Among the moveable feasts during the Christmas season, where Epiphany is observed on its traditional date of January 6, it occurs on that date no matter what weekday that it happens to be in a given year. In most of the dioceses of the United States, however, Epiphany is transferred from its traditional date to the Sunday that falls between January 2 and January 8. The Feast of the Baptism of the Lord is usually observed on the Sunday after Epiphany. However, since this year the transferred observance of Epiphany was celebrated on Sunday, January 8, then, the Baptism of the Lord must occur on Monday, January 9 and, then, what is known as Tempus per annum or Ordinary Time begins on the following day.
Epiphany – the Baptism of the Lord – the Wedding Feast at Cana
Already in the fourth century of the Christian era, the Eastern Church celebrated both the Epiphany and the Baptism of Jesus on 6 January. In the Western Church, this combined feast is mentioned in the Liturgy of the Hours: “Three mysteries mark this holy day: today the star leads the Magi to the infant Christ; today water is changed into wine for the wedding feast; today Christ wills to be baptized by John in the river Jordan to bring us salvation” (Antiphon for the Canticle of Mary, Evening Prayer II). With the reform of the sacred liturgy in 1969, the date for the separate Feast of the Baptism of the Lord was designated to be observed on the Sunday after the Epiphany, unless the transferred date of Epiphany occurs on a Sunday as has happened this year. The Christmas season officially concludes with the celebration of the Lord’s Baptism, even though a glimmer of Christmas continues until 2 February, the day on which the Feast of the Presentation of the Lord in the Temple is celebrated. The latter feast is also known as Candlemas since Christ is proclaimed as the “light for the gentiles”.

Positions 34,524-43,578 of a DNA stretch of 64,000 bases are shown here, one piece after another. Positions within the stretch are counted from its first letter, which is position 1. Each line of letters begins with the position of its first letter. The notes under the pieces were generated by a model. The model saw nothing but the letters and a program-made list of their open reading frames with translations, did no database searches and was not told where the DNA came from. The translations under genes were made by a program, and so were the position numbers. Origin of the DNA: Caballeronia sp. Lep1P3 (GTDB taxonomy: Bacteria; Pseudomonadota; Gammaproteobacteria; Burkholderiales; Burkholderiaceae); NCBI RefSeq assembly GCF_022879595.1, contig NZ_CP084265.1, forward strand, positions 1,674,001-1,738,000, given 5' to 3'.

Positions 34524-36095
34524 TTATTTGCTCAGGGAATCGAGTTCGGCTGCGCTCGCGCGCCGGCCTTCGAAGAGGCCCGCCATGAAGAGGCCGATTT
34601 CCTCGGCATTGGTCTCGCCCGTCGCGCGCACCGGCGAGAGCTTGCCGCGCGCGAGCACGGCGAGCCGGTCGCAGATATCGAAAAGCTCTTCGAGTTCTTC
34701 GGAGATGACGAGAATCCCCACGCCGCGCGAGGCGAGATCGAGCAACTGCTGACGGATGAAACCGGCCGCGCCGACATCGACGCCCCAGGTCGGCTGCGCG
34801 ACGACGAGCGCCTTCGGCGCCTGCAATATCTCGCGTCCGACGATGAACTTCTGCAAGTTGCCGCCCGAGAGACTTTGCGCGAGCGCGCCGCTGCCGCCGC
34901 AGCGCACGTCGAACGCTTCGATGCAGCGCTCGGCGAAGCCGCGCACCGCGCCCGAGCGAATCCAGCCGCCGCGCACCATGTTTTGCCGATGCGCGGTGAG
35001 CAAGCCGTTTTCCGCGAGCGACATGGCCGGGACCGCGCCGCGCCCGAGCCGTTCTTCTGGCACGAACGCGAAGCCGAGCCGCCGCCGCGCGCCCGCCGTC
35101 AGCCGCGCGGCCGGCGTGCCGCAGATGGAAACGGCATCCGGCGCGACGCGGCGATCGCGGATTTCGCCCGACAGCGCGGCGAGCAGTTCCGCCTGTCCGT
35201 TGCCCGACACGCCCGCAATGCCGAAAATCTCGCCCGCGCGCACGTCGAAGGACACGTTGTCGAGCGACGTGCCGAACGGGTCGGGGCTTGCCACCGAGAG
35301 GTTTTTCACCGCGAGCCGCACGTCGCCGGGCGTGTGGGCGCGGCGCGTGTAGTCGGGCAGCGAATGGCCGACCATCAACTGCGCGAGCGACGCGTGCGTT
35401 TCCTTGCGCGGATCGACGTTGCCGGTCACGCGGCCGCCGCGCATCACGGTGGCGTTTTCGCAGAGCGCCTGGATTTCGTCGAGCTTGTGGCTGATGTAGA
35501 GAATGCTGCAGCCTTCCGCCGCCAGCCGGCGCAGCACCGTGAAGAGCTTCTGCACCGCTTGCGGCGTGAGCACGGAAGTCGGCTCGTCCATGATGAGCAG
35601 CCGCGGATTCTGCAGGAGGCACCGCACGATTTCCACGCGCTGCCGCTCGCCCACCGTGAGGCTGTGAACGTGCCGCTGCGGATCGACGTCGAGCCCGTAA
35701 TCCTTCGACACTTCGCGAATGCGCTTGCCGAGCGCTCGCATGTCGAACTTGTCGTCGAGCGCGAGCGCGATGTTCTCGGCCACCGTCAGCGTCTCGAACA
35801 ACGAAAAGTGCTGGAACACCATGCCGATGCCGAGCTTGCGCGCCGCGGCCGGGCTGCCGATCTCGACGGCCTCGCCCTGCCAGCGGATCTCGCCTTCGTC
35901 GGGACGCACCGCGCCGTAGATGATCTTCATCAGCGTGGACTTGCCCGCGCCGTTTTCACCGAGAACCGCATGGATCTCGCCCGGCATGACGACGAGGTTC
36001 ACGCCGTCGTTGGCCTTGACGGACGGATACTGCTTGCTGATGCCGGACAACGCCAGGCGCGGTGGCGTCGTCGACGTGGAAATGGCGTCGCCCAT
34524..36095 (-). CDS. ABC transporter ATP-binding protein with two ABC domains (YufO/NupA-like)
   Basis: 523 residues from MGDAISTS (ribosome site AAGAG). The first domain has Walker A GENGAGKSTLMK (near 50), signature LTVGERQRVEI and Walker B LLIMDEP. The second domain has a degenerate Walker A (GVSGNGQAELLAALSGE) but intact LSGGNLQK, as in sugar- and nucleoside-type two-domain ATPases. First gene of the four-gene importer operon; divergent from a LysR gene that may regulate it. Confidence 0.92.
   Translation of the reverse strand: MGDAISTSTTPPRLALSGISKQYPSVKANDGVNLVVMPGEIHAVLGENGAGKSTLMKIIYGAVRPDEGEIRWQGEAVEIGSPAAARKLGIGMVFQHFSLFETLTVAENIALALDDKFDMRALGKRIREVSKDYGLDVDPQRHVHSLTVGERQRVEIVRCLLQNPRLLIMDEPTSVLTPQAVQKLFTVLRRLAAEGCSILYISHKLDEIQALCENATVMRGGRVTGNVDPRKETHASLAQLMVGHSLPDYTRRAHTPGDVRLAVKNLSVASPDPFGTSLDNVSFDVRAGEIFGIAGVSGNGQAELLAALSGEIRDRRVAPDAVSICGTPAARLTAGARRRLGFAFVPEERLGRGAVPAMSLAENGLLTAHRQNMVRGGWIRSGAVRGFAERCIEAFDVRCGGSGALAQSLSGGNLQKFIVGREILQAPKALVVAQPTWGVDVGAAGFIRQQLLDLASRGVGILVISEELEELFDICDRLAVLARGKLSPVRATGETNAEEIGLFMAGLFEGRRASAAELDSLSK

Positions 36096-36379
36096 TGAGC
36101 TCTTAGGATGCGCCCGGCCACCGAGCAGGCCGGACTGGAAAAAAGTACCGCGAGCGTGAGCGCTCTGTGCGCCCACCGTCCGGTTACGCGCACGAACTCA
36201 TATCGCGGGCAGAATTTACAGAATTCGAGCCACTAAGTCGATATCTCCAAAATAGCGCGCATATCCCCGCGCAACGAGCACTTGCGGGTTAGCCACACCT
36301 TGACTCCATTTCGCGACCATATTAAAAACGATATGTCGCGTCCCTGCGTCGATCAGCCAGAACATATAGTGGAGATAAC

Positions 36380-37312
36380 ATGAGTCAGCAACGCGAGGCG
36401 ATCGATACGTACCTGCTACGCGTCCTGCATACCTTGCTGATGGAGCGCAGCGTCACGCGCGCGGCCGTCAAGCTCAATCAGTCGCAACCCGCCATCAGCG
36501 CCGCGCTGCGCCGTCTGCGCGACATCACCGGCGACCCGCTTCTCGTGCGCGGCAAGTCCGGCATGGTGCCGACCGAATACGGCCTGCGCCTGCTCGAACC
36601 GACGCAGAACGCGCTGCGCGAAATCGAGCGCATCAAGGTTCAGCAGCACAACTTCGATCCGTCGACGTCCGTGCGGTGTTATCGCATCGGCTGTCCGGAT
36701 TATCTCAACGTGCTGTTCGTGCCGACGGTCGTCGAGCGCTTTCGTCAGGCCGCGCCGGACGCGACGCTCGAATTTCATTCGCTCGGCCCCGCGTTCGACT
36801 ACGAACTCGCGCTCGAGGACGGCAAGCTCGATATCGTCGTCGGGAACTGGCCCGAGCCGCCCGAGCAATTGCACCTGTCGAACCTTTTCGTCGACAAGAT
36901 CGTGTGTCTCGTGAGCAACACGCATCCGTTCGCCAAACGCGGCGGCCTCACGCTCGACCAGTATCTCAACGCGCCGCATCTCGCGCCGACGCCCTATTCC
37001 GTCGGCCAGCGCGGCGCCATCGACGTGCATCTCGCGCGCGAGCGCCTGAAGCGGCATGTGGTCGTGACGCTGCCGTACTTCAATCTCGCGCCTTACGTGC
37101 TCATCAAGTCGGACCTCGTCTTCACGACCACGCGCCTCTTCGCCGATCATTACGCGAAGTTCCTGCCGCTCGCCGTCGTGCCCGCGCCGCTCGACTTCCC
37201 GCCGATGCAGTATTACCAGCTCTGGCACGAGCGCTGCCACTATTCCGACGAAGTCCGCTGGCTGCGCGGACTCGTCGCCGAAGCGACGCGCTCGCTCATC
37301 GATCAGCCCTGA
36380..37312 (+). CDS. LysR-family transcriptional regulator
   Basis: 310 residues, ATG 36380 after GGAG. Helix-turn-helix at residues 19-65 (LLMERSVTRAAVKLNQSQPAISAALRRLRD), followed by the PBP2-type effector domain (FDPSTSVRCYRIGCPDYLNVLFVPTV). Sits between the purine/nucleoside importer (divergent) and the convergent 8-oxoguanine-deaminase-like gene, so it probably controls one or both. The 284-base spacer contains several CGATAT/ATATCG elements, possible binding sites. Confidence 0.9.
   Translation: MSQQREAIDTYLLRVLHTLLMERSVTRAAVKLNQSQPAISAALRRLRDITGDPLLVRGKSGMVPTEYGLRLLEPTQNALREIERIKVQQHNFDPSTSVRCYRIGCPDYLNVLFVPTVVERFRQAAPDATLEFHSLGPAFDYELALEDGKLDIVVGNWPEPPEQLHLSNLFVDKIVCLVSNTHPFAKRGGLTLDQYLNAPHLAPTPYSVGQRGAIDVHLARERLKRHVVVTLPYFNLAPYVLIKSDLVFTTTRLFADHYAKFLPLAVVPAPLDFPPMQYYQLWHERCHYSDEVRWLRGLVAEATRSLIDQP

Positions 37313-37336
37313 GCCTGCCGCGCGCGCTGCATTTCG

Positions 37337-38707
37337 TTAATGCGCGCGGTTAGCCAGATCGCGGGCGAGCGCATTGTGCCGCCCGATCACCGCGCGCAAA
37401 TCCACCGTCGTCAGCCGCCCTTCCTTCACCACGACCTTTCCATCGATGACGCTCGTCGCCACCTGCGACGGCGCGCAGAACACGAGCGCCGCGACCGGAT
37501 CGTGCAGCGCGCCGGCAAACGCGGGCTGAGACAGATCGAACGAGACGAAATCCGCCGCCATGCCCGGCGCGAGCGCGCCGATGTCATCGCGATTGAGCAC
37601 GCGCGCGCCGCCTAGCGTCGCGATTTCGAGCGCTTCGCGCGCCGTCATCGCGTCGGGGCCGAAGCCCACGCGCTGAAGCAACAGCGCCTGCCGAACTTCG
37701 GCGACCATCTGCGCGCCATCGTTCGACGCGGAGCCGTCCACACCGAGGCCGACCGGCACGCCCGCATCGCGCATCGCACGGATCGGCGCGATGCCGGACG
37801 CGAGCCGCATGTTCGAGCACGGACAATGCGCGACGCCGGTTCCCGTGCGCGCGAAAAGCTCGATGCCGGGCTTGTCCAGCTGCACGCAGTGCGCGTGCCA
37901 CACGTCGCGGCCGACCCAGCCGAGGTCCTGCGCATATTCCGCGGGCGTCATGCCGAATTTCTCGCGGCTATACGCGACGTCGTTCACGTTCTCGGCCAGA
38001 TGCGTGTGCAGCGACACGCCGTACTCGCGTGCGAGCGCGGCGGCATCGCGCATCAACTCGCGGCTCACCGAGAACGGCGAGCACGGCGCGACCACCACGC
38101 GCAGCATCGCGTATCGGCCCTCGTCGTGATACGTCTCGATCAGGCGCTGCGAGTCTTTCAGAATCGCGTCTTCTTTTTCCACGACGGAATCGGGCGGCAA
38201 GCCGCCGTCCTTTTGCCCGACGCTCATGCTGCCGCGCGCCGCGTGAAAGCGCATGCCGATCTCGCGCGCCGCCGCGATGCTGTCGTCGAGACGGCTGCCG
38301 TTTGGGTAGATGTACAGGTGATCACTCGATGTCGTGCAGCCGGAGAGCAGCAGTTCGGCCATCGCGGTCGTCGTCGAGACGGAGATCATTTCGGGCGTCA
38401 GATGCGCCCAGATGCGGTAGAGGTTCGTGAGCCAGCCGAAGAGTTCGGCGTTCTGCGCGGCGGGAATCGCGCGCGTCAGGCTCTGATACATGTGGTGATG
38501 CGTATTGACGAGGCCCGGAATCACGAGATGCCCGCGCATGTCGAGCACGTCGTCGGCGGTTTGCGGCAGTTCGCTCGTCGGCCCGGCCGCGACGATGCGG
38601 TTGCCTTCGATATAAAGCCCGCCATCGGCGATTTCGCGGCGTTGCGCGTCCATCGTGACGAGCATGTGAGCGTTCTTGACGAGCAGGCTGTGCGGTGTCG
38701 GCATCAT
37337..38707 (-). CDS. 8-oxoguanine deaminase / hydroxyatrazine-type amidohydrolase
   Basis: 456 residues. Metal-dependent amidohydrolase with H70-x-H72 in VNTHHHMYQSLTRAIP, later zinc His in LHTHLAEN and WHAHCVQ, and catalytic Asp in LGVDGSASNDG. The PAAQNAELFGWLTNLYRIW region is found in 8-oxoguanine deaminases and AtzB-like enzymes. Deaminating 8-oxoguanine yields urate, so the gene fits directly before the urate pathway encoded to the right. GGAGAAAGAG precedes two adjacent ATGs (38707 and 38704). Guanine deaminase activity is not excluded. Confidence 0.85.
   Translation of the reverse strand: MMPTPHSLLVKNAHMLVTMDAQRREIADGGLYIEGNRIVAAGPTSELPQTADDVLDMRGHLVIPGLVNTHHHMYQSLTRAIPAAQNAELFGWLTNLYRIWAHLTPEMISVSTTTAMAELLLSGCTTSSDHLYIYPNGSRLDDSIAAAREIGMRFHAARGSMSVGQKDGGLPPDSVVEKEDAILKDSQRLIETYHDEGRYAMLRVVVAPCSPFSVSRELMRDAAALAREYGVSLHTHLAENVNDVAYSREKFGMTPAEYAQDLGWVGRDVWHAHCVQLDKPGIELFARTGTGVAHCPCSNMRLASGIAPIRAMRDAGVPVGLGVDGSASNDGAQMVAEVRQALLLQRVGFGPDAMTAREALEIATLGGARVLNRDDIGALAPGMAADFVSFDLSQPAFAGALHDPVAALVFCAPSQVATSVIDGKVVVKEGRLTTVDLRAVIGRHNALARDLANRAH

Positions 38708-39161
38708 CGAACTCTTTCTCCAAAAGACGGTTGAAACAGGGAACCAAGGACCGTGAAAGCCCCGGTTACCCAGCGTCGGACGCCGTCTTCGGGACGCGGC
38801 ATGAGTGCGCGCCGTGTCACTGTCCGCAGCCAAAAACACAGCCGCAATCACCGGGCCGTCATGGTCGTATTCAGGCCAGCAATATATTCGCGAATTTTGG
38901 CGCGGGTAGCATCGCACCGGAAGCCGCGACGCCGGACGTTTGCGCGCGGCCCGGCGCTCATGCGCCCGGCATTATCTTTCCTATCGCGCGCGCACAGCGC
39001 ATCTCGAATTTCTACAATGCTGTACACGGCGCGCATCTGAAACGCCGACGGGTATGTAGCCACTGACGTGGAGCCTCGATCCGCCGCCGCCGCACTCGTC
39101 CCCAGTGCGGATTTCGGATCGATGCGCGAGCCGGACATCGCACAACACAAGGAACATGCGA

A Brief Historical Development of the Baptism of the Lord
The Baptism of the Lord began by being associated with the celebration of Epiphany. Even today, the Eastern Christian feast of Theophany, celebrated on January 6, still remains true as originally had been so in the Western part of the Roman Empire. The feast of Epiphany focuses primarily on the Baptism of the Lord as the revelation of God to the world. After Christmas or the Nativity of the Lord was celebrated apart from Epiphany, the Church in the West continued the process of identifying elements of that originally complex mystery for subsequent explicit liturgical observances, so the Western liturgical calendar dedicated a celebration to each of the major epiphanies or manifestations of the life of the Lord Jesus: His Birth at Christmas, which revealed Christ to Israel; the revelation of Christ to the Gentiles, in the visit of the Wise Men at Epiphany; the Baptism of the Lord, which revealed the presence of the Blessed Trinity; and the miracle at the wedding feast of Cana, which revealed Christ’s transformation of the material world. Thus, the Baptism of the Lord began to be celebrated on the octave or the eighth day of Epiphany, with the miracle at Cana celebrated on the Sunday following that manifestation of Christ’s divinity as the Second Person of the Trinity. So, in the current Western liturgical calendar, the Baptism of the Lord is almost always celebrated on the Sunday after January 6, and, a week later, on the Second Sunday of Ordinary Time, the Gospel of the Wedding at Cana is proclaimed, with modifications.